Do Not Leave Children Unattended
You should never leave any dog unattended with a child. But if you have a dominant dog who is exhibiting dominant behaviors in an attempt to establish himself as a pack leader, there is a concern that he could ‘turn’ on a child. This is why you should never accept dominant dog behavior in a family environment.
Many dominant dogs see smaller children as their siblings, rather than their leaders. This is because they might be smaller than them, because they hold the same eye level, or because children sit on the floor just like they do.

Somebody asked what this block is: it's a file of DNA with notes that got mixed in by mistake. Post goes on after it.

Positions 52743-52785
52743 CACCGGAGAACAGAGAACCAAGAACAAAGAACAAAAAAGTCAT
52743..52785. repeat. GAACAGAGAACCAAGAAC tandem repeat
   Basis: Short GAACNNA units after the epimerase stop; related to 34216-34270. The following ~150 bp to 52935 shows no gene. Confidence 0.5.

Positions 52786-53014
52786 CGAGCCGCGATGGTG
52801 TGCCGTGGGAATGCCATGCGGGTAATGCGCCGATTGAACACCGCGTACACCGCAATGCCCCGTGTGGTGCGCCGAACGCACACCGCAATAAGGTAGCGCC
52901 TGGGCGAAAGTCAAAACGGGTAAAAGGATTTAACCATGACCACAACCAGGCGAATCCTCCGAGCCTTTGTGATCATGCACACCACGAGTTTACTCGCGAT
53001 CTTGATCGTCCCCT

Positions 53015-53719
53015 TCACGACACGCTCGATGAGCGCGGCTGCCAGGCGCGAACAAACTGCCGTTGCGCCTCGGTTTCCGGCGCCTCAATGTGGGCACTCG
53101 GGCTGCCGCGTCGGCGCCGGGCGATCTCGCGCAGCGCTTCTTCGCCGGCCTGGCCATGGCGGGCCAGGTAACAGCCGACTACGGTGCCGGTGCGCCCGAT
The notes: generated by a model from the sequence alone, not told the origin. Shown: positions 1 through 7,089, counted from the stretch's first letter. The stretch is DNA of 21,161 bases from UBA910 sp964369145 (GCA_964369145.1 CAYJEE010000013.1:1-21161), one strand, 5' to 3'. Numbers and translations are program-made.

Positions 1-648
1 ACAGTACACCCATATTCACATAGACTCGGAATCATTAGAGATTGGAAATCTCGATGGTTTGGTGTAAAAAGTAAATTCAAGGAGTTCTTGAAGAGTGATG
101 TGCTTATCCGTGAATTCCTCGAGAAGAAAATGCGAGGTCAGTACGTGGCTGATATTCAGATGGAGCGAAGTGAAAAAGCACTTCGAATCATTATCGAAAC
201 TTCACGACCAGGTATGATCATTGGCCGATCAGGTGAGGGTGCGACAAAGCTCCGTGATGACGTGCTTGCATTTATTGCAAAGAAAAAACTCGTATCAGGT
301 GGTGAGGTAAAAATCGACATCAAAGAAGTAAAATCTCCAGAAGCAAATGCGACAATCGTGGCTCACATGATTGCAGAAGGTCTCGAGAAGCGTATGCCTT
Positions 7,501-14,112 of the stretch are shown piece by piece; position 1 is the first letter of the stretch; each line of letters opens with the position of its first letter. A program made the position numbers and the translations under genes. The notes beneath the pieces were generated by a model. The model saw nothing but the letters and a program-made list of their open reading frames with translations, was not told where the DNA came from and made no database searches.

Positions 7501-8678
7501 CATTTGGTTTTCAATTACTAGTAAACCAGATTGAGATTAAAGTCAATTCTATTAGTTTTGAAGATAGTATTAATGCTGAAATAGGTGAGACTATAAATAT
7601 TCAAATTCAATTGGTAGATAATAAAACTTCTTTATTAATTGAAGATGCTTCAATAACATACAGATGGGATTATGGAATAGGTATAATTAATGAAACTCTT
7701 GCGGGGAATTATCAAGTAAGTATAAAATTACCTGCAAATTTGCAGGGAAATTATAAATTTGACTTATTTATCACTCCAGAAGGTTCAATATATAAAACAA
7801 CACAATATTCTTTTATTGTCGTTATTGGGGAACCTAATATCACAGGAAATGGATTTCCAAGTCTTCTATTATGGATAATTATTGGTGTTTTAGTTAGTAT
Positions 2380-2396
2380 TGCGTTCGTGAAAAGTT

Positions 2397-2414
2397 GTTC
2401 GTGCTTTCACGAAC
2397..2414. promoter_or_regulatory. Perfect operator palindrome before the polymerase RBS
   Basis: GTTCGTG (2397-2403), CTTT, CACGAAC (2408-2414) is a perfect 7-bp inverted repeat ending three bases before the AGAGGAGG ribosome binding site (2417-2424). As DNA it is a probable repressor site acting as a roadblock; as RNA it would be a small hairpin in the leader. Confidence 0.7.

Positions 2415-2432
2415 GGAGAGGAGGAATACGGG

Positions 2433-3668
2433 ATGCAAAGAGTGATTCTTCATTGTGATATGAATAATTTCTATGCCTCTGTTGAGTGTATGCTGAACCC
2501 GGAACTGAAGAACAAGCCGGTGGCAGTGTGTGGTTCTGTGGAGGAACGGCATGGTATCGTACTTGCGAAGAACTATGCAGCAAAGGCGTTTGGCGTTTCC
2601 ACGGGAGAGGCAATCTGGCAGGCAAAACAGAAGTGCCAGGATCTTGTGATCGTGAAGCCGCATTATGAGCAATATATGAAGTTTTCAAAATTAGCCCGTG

Canine siblings squabble for attention, and eventually, they fight for top dog position. So, never leave children unattended even for a moment.
This is why it is essential to get the whole family on board with the dog’s training. Children should give commands, give them their food after they have worked for it, and your children should join you on the sofa. Children should always be above the dog in the pack, and the dog needs to know it.
Do Not Be Embarrassed to Seek Professional Help
Sometimes, no matter how well you stick to the crucial steps, or how experienced you are as a dog owner, some dogs will not listen. This is when it is essential to enroll the help of a professional canine behaviorist.
Unfortunately, many owners give up their training, because it is hard work and it requires a lot of effort from everyone in the family. The minute you give up is the moment you surrender yourself as the top dog, and trust us when we say, it’ll get worse.